How it’s Calculated?

How it’s Calculated: Cash on Cash Returns vs. Internal Rate of Return (IRR) vs. Average Annual Return (AAR)

You’ve heard that real estate comes with high ROIs, but how do we get those numbers? And what do they mean?

Let’s take a look at a few standard metrics for measuring real estate returns: Cash on Cash Returns, Internal Rate of Return (IRR), and Average Annual Return (AAR)

Cash on Cash Returns

The cash-on-cash metric helps investors evaluate current and potential profits. It can help you assess how each investment affects your portfolio’s big picture. While cash-on-cash returns are the simplest way to evaluate investment performance, it does not consider appreciation or principal debt payments.

Here’s how you can calculate your investment’s cash on cash return.

Cash On Cash Return = (Annual Cash Flow / Initial Cash Outlay ) x 100%

Let’s use the following example. Imagine your annual cash flow (your real income after deducting expenses) is $12,000, and your initial cash outlay (initial cash investment) was

$100,000. The cash on cash return in this case would be ($12,000 / $100,000) x 100% = 12% Many investors agree that you should aim for a cash-on-cash return of 8% or higher.

Internal Rate of Return (IRR)

While cash on cash returns focus more on the portfolio as a whole, an internal rate of return is used to calculate anticipated profit over a set period.

IRR can help you understand what kind of returns are generated from each dollar invested, and it considers how time affects a dollar’s value (i.e., a dollar is worth more today than it will be tomorrow.)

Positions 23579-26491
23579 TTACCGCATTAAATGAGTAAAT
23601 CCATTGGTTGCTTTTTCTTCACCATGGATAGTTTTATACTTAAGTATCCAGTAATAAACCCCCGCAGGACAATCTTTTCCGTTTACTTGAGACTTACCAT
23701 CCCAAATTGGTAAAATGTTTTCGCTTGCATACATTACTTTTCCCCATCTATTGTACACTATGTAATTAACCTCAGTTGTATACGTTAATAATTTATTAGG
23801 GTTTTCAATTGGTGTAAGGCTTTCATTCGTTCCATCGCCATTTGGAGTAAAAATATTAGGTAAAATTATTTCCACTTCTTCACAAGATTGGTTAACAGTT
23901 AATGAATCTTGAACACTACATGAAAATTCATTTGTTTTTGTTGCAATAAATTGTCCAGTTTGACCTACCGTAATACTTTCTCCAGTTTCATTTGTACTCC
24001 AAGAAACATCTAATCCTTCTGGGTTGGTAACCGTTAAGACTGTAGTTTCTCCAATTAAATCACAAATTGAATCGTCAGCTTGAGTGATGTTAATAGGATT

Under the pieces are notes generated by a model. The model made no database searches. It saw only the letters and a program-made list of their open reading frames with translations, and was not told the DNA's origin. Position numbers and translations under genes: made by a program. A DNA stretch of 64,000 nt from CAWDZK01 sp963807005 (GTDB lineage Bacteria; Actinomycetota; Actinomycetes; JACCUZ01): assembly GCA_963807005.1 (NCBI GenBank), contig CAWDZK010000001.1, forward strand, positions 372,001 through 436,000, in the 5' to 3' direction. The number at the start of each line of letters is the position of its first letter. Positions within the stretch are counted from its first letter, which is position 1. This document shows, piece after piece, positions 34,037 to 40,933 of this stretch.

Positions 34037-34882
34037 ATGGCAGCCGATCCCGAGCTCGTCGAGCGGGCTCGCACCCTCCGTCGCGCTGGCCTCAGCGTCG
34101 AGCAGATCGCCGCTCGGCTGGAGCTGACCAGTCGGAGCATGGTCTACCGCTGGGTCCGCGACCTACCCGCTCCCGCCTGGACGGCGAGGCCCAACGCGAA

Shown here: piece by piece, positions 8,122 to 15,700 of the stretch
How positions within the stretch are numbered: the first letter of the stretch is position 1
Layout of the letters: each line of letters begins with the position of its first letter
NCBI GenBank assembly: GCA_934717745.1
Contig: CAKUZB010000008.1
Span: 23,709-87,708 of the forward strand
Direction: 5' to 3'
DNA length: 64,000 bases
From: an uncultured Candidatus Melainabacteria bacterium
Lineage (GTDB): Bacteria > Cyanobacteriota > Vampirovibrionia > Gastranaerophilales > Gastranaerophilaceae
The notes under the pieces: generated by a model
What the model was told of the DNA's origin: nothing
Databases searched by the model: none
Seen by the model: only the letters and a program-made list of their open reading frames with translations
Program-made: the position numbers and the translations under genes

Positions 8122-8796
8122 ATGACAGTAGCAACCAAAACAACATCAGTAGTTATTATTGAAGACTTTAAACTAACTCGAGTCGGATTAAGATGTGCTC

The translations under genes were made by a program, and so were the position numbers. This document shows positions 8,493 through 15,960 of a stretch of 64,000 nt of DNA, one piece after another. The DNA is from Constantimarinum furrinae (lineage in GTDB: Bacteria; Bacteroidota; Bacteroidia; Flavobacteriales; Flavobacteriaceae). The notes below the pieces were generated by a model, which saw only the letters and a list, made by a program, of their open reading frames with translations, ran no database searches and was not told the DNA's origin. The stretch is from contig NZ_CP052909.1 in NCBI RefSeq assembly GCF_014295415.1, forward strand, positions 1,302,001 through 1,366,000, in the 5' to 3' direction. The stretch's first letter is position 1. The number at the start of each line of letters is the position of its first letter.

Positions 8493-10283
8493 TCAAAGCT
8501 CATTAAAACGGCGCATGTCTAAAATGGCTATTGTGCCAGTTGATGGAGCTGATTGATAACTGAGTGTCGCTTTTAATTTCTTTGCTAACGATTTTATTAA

To understand your IRR, we have to consider the concept of discounting, compounding interest that works backward in time. To calculate the future value of an investment, the following formula can be used:

Future value = Present value (1 + interest rate) # of compounding periods

For commercial investments, many investors aim for around a 20% IRR.

Average Annual Return (AAR)

The average annual return is similar to IRR in that it measures performance over time, but it does not consider the time value of money.

To calculate your AAR, you can take your annual cash on cash returns for each year and divide for the average.

Let’s consider the following examples:

YearCash-on-cash return
201915%
202017%
202122%
202229%

Add all the cash on cash returns to total 83 percent for 2019 through 2022. Divide by four years, and the annual average return on this investment is 20.75%.

Which investment return metric is the best to use?

It’s important to note that no individual metric should guide your investment decisions. Instead, multiple methods should be used to evaluate a potential property’s usefulness. Getting comfortable with each metric on its own and how it fits into the bigger picture can help you have a more holistic understanding of how your investments are doing.

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